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Balcony Gardening

Balcony Gardening

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Balcony Gardening

290 pages
2 hours
Sep 2, 2013


Do you live in an apartment with a balcony, fire escape or rooftop terrace? Most city dwellers neglect these spaces or use them for nothing more than hanging laundry and storing bicycles. And for a long time, so did I.

Several years ago I decided to transform my under-used balcony from a lifeless concrete pad into a little garden in the sky. Every year I grow a small harvest of vegetables such as tomatoes, peppers, beans and peas, and more than enough herbs to satisfy our culinary needs. Sometimes I even grow watermelons. You don’t need to live in the country or have a big yard to own a productive garden.
This book will guide you through the challenges of container gardening in one of the most sterile of urban environments: a high-rise balcony. With topics including:

- Container gardening basics
- Small space composting and vermicomposting
- Starting plants indoors from seed
- Self-watering containers
- Hand-pollination
- Diagnosing common plant problems

And detailed growing instructions for all of my favorite garden herbs and vegetables.

Sep 2, 2013

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  • On average I reclaim half of my potting soil from the previous season which means I’ll still need to buy more to start again in the spring.

  • Determinate cherry tomatoes that form bushy plants are a good choice, as are tumbler varieties which are hybrids suitable for hanging baskets.

  • For plants with deep growing roots like tomatoes, melons and squash, a deeper container will generally bring about greater yields.

  • With plants you want to grow for their leaves, stick to a fertilizer that has less phosphorous to discourage flowering.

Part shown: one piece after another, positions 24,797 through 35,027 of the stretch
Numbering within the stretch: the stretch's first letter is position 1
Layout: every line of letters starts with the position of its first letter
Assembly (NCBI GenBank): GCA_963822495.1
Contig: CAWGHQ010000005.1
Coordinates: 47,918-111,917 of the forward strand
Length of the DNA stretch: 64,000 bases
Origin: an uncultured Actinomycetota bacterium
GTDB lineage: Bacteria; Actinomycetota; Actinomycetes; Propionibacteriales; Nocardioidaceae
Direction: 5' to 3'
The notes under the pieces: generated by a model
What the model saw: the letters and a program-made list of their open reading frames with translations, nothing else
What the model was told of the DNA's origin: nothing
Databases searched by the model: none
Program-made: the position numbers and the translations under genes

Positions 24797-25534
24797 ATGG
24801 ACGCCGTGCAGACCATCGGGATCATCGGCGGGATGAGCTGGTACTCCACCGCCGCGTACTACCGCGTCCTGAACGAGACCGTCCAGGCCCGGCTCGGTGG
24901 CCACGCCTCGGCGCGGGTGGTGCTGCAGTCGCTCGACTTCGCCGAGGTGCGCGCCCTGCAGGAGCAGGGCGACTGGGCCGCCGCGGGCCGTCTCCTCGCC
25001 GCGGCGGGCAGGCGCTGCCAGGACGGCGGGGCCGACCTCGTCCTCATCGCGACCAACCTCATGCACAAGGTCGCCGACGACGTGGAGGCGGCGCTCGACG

• I would guess that I never add more than 30% new compost to my potting soil.

Pratinjau Buku

Balcony Gardening - Jeff Haase


1. Introduction

I’ve grown lots of things on my little balcony: small trees, berries, lilies, shade-loving perennials and lots of garden center annuals. But I get the most pleasure out of growing herbs and vegetables. My initial motivation to grow something was to provide shade. I wanted to be able to sit on my balcony and be surrounded by plant life. I wasn’t too particular about what I was growing so long as it was big and bushy. And growing a crowded mess of large plants became my goal. I loved walking through my neighbourhood and looking up at my building to see all that vegetation way up on my balcony. And with the plants arranged just right, I could sit out there and be completely shaded from the sun and feel just a little cut off from the city around me.

Several years ago my wife and I were shopping at a farmers market, admiring some plump heirloom tomatoes and sweet mini watermelons. We thought it would be nice to own a home close to a farmers market so we could just pop over and buy great produce whenever we wanted. But it occurred to me that even with my limited gardening experience it shouldn’t be too difficult to grow fat juicy heirloom tomatoes myself, right on our balcony. And how hard could it really be to grow a watermelon?

My balcony is on the 18th floor of a condo high-rise in the suburbs of Toronto, Canada. It faces west but is also open to the north. During the summer months, direct sunlight starts to strike the balcony from around 1 PM until sunset. The half walls around the outside of the balcony are solid and prevent all but an hour or two of sunlight from reaching pots on the balcony floor close to the half wall. It can get windy but it's not that bad. Usually in late spring and early summer we spend time on the balcony but we find late afternoons in the middle of July to be a little too hot.